Despite lukewarm reviews and a humdrum U.S. response, 2003's spy spoof "Johnny English" netted $160 million worldwide, which was enough to convince Rowan Atkinson and company to try, try again -- and succeed they did.
"Johnny English Reborn" is a rare sequel that's actually better than its predecessor.
Way, way better.
In the film image released by Universal Pictures above, Rowan Atkinson is shown in a scene from “Johnny English Reborn.” Below, Atkinson, left, and Rosamund Pike are shown in another scene.
Though the writing is occasionally weak, "JER" is hilarious; I can't remember the last time I laughed so hard in a theater.
Atkinson - best known as TV's Mr. Bean - plays a moronic British spy who thinks he's James Bond but who's actually about as capable of solving a case as Curly, Larry and Moe.
Having been banished from the secret service after a disastrous mission in Mozambique, English is called out of exile to investigate the planned assassination of the Chinese premier.
Stunningly incompetent but always cool and self-assured, English fumbles and flails his way through a mission pockmarked by uproarious slapstick, silliness and stupidity.
As with the classic Pink Panther films starring Peter Sellers - which this film recalls -much of the comedy here depends on our hero's unflappable response to the chaos he constantly causes.
Atkinson is an extraordinarily gifted comedian, and his deadpan facial expressions are a riot. Yet "Reborn" also allows plenty of room for the physical gyrations that make the Bean TV shows so gut-achingly funny.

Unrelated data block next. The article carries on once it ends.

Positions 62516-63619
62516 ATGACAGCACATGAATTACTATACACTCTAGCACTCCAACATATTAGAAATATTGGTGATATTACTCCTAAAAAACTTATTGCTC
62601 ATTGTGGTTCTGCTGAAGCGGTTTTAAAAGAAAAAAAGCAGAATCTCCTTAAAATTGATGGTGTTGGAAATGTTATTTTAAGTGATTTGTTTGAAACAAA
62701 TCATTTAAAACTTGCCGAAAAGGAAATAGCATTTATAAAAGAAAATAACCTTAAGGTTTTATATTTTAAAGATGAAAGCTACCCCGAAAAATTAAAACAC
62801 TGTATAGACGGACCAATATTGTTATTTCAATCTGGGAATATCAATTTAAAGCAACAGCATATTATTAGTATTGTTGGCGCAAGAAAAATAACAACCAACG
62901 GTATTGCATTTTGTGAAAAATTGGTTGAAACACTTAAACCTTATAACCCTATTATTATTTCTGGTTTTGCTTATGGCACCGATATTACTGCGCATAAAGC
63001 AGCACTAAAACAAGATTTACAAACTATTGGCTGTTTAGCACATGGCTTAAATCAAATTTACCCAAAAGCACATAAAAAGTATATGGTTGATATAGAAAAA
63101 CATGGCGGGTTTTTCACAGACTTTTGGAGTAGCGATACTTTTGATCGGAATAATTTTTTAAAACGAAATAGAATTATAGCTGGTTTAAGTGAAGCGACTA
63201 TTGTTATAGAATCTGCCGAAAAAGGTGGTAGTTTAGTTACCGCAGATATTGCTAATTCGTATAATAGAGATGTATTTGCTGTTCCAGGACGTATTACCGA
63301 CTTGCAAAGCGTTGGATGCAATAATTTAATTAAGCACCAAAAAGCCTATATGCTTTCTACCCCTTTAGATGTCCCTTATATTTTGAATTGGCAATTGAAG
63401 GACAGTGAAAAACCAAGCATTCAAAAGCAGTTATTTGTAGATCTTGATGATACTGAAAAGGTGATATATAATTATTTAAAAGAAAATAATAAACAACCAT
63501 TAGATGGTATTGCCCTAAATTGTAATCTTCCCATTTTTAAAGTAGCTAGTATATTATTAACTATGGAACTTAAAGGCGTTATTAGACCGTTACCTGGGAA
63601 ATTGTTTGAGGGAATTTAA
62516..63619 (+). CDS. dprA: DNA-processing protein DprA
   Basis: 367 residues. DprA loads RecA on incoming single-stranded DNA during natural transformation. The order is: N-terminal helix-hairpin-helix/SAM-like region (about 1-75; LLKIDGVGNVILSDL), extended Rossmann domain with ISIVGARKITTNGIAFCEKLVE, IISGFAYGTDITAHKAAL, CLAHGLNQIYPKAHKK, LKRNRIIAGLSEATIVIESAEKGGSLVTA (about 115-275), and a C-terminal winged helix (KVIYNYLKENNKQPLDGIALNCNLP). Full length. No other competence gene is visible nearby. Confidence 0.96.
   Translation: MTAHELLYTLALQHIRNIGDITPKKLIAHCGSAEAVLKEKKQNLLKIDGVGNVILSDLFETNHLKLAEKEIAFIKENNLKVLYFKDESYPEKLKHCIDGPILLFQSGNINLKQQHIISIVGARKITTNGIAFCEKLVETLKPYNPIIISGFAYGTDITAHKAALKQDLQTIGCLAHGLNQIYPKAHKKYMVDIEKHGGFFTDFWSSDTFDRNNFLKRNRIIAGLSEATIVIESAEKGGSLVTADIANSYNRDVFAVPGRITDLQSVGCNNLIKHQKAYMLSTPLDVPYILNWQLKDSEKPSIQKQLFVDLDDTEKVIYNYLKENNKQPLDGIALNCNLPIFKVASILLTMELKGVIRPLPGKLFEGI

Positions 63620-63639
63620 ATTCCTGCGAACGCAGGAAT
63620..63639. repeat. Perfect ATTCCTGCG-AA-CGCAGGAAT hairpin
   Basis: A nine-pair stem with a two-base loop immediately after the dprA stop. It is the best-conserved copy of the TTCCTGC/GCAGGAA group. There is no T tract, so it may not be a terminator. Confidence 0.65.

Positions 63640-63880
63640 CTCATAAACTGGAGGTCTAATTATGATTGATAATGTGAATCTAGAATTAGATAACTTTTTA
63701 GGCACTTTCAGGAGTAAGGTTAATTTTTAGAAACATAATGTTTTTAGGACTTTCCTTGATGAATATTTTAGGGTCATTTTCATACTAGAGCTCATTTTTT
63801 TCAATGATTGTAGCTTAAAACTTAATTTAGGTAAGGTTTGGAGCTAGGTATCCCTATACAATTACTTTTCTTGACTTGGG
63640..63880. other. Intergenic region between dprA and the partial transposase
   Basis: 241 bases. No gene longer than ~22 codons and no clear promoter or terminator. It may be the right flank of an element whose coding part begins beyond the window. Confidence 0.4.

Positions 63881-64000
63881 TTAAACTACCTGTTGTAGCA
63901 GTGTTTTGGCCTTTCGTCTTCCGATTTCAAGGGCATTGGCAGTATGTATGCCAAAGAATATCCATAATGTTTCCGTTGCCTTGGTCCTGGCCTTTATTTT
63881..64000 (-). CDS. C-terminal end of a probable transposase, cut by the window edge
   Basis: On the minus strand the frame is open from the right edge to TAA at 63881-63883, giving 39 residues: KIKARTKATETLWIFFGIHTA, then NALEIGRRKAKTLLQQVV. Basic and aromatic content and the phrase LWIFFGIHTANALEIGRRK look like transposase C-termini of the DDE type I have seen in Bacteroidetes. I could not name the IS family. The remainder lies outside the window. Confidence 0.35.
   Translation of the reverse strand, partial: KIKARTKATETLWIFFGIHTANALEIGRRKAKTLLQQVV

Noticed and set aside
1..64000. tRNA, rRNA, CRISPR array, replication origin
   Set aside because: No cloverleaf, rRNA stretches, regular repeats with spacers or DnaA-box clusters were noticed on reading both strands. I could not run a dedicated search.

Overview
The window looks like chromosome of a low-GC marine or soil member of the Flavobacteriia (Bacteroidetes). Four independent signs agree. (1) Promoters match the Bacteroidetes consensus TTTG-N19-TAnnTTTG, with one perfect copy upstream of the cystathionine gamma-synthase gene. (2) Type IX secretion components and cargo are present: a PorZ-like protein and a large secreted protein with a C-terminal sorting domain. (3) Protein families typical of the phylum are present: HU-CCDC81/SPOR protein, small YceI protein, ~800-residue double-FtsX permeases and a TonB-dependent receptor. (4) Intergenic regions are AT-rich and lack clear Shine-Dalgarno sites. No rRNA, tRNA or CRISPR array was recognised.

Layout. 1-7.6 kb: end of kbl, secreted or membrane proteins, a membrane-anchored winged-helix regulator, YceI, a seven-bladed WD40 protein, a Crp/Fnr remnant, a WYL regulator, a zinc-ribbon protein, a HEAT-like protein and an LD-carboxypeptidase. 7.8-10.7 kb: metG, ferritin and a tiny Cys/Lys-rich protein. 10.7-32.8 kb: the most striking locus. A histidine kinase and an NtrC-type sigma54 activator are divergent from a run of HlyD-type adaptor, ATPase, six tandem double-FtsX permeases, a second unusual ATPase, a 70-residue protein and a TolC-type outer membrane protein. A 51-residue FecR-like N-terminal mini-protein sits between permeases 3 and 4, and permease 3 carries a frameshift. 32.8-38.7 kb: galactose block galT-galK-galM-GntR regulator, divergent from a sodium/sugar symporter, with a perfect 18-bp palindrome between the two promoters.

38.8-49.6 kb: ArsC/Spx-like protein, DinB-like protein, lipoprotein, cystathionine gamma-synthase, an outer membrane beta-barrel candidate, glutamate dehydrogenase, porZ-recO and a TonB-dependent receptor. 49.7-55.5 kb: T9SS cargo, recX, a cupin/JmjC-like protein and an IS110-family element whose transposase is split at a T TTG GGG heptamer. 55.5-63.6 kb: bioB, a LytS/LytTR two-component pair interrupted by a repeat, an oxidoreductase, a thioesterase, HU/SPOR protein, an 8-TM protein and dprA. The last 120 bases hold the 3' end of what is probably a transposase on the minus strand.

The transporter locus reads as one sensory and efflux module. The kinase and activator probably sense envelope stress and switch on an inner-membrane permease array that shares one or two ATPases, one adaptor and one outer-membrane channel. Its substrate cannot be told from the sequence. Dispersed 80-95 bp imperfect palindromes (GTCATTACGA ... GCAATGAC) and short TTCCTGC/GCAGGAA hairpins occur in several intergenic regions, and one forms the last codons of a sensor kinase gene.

In a similar fashion, the film's fine comedy is balanced by some truly exciting scenes and an inexplicable desire to see this bumbling boob bring down the bad guys.
It would take a wiser man than I to explain English's appeal - though both of the Mr. Bean feature films also play on this baffling aspect of Atkinson's persona.
Suffice it to say that the final fight scene here, like many that precede it, boasts a seamless and rare blend of hilarity and suspense; and the inevitable success of English's mission (believe me, I'm not giving anything away) makes this both a laugh-out-loud comedy and a feel-good adventure film.
Director Oliver Parker - who cut his teeth on Shakespeare ("Othello") and Oscar Wilde ("Importance of Being Earnest," "Dorian Gray") - proves surprisingly adept at this style of humor, and Atkinson gets first-rate support from Rosamund Pike as a behavioral psychologist, Dominic West as a crooked agent and Daniel Kaluuya as English's idealistic assistant.
The movie also has a dandy outtake in the closing credits.
And finally, let's note what a nice contrast "JER" makes to the many recent R-rated comedies laced with foul language, crude sexuality and gross-out humor.
It's a relief to know that filmdom can still produce a PG-rated comedy that is genuinely and consistently funny.
It's a film you can feel good about feeling good about.